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Whedon’s ’Firefly’ Lights Up a Holiday DVD

Thursday 4 December 2003

LOS ANGELES (Zap2it.com) - If cancellation is hard on TV fans, imagine what it’s like for the show’s creator. After successfully launching both "Buffy the Vampire Slayer" and its spin-off "Angel," Joss Whedon poured his heart and soul into his first entirely original idea for television (he first wrote "Buffy" as a movie), FOX’s "Firefly."

Nathan Fillion starred as war veteran Malcolm Reynolds, the conflicted captain of a space freighter full of misfits, struggling to survive by both legal and illegal means in a future universe that blended SF and Western elements.

Despite the enthusiasm of FOX programming chief Gail Berman at her initial announcement of the series, by the time the pilot was in production in early 2002, problems began to surface. The two-hour pilot was shelved in favor of a one-hour episode written over a weekend just before the deadline for announcing the new fall schedule in May 2002. The series launched in Sept. 2002, but was on hiatus by late November, and off the air after the eventual airing of the pilot on Dec. 20. But, all this info and more is contained in Whedon’s commentary for the pilot, which is part of a DVD boxed set of the entire run of "Firefly" — including three unaired hours — available Dec. 9 from 20th Century Fox Home Video.

It’s a bittersweet moment, but, says Whedon, "There’s a lot of sweet in there. The moment I held that little thing in my arms, I was so excited. It does look pretty — then it has that TV show that I love so much in it.

"Seeing them all there, knowing that it was really happening, was a very big deal for me, because I felt strongly about the show. I loved it so well, and I wanted people to be able to see it. I didn’t want it to disappear."

Asked if "Firefly" is his favorite creation, Whedon says, "Well, in some ways it was. I love all my children for different reasons, but I never had more fun in my life — except for that episode with the ballet on ’Angel.’ That was pretty fun.

"It just felt like it gelled right away. It wasn’t a show that was waiting to happen, it was a show that was already happening. So to have that out there, and for people to be able to see what we did, really makes me excited."

Along with the episodes, the DVD includes commentaries — not just by Whedon, but by other writers, cast members and crew — featurettes, a set tour by Whedon, Alan Tudyk’s audition for the role of pilot Wash, a gag reel, deleted scenes, Whedon crooning the title song (which he wrote), and another musical performance, by cast member Adam Baldwin.

Also, the episodes are presented in widescreen, as they were originally filmed, and are arranged in order. "That was the most important thing to me," Whedon says. "Everything else is gravy, but there does seem to be quite a bit of gravy."

Over the course of the show, FOX did request certain changes. "What they wanted to change didn’t hurt the show at all," Whedon says. "It was just when they didn’t want to make it anymore ... I disagreed with that note. ’Stop filming’ was a note that, I said, ’I don’t really get where you’re going here.’"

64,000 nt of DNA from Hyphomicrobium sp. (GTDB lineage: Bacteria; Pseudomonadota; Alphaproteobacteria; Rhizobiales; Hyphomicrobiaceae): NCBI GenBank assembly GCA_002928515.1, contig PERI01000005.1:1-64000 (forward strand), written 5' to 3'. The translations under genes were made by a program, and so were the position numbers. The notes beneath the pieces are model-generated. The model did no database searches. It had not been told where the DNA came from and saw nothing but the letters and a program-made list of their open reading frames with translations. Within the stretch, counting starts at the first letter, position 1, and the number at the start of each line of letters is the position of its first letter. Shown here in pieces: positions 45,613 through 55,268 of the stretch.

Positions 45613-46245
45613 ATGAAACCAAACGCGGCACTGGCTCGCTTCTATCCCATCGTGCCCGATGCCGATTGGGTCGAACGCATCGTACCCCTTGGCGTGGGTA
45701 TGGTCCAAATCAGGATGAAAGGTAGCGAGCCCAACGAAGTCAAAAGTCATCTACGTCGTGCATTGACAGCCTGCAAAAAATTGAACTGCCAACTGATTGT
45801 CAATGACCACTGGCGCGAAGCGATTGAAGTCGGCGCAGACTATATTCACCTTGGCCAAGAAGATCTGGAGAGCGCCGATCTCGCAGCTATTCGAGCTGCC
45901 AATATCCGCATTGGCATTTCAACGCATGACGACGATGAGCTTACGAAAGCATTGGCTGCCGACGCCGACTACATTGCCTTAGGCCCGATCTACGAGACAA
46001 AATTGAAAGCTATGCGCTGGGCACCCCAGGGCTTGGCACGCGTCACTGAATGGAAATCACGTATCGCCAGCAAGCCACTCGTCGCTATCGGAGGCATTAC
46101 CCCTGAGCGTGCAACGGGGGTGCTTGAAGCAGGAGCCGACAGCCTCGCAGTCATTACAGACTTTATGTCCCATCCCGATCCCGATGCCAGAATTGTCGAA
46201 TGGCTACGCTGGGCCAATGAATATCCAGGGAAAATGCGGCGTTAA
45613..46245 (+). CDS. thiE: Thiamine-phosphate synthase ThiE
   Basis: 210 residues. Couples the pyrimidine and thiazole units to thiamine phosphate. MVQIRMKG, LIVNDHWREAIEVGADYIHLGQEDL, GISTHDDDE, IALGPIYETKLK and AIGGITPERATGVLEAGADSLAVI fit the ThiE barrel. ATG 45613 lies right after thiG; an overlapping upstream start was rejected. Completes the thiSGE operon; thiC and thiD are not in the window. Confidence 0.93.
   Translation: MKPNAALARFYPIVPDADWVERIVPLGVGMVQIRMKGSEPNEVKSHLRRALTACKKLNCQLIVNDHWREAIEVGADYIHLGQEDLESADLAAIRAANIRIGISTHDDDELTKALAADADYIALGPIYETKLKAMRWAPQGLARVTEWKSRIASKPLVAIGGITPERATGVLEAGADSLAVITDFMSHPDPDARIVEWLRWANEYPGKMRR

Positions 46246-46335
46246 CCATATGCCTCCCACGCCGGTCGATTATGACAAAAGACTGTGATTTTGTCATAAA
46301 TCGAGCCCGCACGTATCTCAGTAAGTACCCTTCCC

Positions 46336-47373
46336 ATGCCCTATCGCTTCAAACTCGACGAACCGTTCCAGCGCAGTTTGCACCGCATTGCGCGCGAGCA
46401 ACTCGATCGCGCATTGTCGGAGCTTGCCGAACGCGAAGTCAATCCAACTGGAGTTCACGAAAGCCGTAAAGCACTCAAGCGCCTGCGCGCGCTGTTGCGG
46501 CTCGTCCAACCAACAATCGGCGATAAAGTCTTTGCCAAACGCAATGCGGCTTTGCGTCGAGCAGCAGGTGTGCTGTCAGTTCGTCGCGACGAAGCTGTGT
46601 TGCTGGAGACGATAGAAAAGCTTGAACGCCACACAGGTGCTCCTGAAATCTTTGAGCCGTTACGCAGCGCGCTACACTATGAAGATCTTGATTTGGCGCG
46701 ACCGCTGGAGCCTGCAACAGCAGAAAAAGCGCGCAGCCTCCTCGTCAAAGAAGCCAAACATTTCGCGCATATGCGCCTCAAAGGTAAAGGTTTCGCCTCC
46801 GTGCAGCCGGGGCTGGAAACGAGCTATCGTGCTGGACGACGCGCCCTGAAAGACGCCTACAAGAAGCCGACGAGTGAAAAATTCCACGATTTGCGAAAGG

While some criticized "Firefly" for being too dark or not having enough of that characteristic Whedon-esque witty banter, it may just have been ahead of its time. HBO’s "Carnivale" is on the verge of earning a second season, even though it is one of the darkest dramas of the last few years.

Although he hasn’t seen "Carnivale," Whedon isn’t sure that’s the show he would have made anyway.

"I’m very much of the ’make it dark, make it grim, make it tough,’" he says, "but then, for the love of God, tell a joke. Show some love. I can get by on that stuff. I like a hard world, but I like a hard world that molds good people and people with a sense of humor about the world they’re in.

"Otherwise, it’s unrelenting. People don’t live like that. Maybe I’m just a dumb softie — or a subtly brilliant softie. So subtle, in fact, that it cannot be picked up by human beings or any machines."

Rumors continue to fly about a "Firefly" movie, including talk that production would begin this month.

"That is delightful rumor," Whedon says. "That would be terrific except that that simply can’t happen. I’m a little busy, but I have hope. I am working on a script, and that’s all there is yet."

Asked what he learned from his "Firefly" experience, Whedon says, "Don’t tell your actors you’re going to run for seven years when you’re not. Make sure that the people buying your show actually want it. That was a big one.

"Apart from that, hire people in all walks — crew, cast, staff — that inspire you and get along and realize that the process of making this show is going to take up as much of their lives as the product. Every single day on ’Firefly,’ it was a damn good time, and I believe that shows up on screen."

For those who still resist the idea of putting Western conventions in outer space, Whedon says, "It’s all ’Stagecoach.’ At the end of the day, whether or not there are horses — which, in my case, there were — it’s all ’Stagecoach.’

"You take people, you put them on a journey, you give them peril, you find out who they really are. If there’s any kind of fiction better than that, I don’t know what it is."